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A federal judge in Alaska dealt a major blow late Friday to the Trump Administration’s plan to allow drilling for oil and gas in the ocean waters off the North Slope of Alaska and in deep-sea canyons in the Atlantic Ocean. President Obama used his statutory authority under the law governing ocean oil and gas drilling to “withdraw” these areas from ANY subsequent plan to lease them out, but three months after taking office, President Trump “revoked” the Obama decision. Judge Sharon Gleason, an Obama appointee, held that the law was explicit in giving the President authority to “withdraw” lands but silent about “revocation” of a withdrawal, and thus the President Trump’s action was illegal.
A coalition of environmental and Native American groups challenged President Trump’s revocation, arguing that only Congress can overturn President Obama’s withdrawals. The oil and gas lobby disagreed, saying it was not right that one President could permanently withdraw areas (and potentially the entire U.S. offshore) from oil and gas leasing.
Most of the offshore areas of the U.S. have been off limits to drilling since 1988. President George H.W. Bush first placed much of the U.S. offshore (other than the Western Gulf of Mexico) off limits to oil and gas leasing — but only for ten years. President Clinton extended that drilling ban for another ten years. President George W. Bush did not extend the ban. President Obama ultimately decided late in his second term to withdraw permanently these specific areas from oil and gas leasing.
Why This Matters: The Trump Administration has now, according to The Post, lost more than two dozen environmental lawsuits in which they tried to roll back Obama-era environmental policies but failed because they did not follow the law. As The Post points out, this has significantly stymied their efforts to “pump up” the oil and gas industry and frustrated their desire to increase drilling both on the land and in the sea. However, as these cases are appealed, the Trump Administration’s extensive judicial appointments, not to mention a majority of the Supreme Court, may make the favorable lower court decisions tough to sustain even if President Trump is not re-elected. The only good news is that with oil prices low, The Wall Street Journal reported that there is little real interest in drilling in the Arctic anyway. Moreover, offshore oil and gas drilling is overwhelmingly unpopular. The one ongoing oil and gas development project there, the Liberty Project (on a legacy lease in the Beaufort Sea that the Trump Administration gave the go-ahead to last year) had to be slowed recently because of the loss of sea ice due to climate change.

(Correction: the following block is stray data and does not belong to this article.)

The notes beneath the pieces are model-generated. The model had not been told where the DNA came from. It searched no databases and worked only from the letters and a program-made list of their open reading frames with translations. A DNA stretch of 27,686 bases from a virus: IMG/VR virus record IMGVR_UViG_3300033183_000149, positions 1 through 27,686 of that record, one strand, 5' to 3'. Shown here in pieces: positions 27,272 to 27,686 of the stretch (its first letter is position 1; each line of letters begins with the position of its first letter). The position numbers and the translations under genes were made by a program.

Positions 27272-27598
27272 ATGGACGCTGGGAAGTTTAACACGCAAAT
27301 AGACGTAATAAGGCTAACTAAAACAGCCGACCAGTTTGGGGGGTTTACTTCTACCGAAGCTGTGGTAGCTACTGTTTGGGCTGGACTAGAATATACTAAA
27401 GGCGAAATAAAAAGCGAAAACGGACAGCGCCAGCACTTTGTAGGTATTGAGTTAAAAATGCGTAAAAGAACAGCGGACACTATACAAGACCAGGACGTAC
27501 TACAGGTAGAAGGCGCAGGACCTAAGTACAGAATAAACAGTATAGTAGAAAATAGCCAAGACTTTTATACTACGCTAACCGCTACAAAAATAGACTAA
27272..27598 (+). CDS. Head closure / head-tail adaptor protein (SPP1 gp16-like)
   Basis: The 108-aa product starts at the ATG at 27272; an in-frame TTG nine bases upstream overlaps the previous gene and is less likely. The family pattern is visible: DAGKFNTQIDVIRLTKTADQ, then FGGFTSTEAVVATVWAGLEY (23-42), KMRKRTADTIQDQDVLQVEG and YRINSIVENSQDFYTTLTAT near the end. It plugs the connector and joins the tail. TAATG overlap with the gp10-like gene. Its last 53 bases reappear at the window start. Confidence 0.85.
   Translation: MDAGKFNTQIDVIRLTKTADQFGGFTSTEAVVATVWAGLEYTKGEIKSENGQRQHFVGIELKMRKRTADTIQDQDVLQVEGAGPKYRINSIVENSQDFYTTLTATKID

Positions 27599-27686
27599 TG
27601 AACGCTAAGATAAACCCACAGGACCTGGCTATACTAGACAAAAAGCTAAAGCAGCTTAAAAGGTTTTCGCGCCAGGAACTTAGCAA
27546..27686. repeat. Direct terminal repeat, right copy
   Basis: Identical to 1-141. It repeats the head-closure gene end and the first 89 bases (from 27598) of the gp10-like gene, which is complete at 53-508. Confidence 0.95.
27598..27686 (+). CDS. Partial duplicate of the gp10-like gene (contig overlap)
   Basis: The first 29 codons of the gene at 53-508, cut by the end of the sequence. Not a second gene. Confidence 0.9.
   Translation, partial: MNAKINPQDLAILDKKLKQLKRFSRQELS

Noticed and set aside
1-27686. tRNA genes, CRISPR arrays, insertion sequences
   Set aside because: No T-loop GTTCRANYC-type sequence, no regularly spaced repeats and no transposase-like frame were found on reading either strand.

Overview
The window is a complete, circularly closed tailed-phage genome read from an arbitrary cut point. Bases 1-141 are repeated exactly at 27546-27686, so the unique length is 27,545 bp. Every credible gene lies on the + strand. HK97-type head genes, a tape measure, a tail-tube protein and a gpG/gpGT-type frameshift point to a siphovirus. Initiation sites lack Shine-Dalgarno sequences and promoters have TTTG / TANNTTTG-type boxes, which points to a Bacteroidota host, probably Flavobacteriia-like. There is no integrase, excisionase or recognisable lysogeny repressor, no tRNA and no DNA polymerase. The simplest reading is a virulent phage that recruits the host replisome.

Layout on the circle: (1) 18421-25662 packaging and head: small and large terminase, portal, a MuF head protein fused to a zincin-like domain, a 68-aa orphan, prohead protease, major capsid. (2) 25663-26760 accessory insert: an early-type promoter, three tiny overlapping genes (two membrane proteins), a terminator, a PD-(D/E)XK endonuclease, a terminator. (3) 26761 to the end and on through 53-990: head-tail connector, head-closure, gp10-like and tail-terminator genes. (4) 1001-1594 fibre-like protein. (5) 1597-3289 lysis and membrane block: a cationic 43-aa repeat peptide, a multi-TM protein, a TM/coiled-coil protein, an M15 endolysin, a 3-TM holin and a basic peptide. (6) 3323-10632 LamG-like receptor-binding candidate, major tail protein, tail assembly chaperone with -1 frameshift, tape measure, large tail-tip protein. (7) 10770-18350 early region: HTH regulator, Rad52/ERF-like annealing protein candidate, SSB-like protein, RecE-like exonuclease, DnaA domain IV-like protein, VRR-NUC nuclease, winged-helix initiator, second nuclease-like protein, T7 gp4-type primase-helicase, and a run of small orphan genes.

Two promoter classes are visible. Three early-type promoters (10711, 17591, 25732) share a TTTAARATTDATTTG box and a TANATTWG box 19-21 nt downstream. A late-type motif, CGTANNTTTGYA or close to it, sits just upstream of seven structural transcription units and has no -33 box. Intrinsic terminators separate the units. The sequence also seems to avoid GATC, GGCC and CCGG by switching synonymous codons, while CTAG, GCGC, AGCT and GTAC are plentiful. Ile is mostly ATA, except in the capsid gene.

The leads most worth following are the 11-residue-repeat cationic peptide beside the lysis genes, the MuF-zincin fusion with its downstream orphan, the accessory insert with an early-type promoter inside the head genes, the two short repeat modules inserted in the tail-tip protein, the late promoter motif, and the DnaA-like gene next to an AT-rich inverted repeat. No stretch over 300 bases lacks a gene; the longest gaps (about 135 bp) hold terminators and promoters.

Chicago-based Invenergy announced this week that it will construct at a site in northeastern Texas a $1.6 billion project that will provide 1,310-megawatts of solar energy by 2023. The project is likely to create approximately 600 jobs during the construction, as well as bring in more than $250 million in landowner payments and $200 million in […]
by Ashira Morris, ODP Contributing Writer Since the beginning of the pandemic, most Americans have received a single check for $1,200. However, fossil fuel companies are not most Americans. The US government spent big — $15 billion dollars big — to help the companies responsible for the climate crisis. According to a new analysis by […]
On Friday, the Treasury Department proposed a rule that states that “decisions by banks to not serve a specific customer should be based on individual risks, rather than a categorical exclusion.” according to The Hill.
Why This Matters: This kind of government mandate overriding the free market smacks of, well, socialism or cronyism or both. And while oil ad gas companies are now hurting, they’ve reaped billions from our dependence on oil and gas for fuel.
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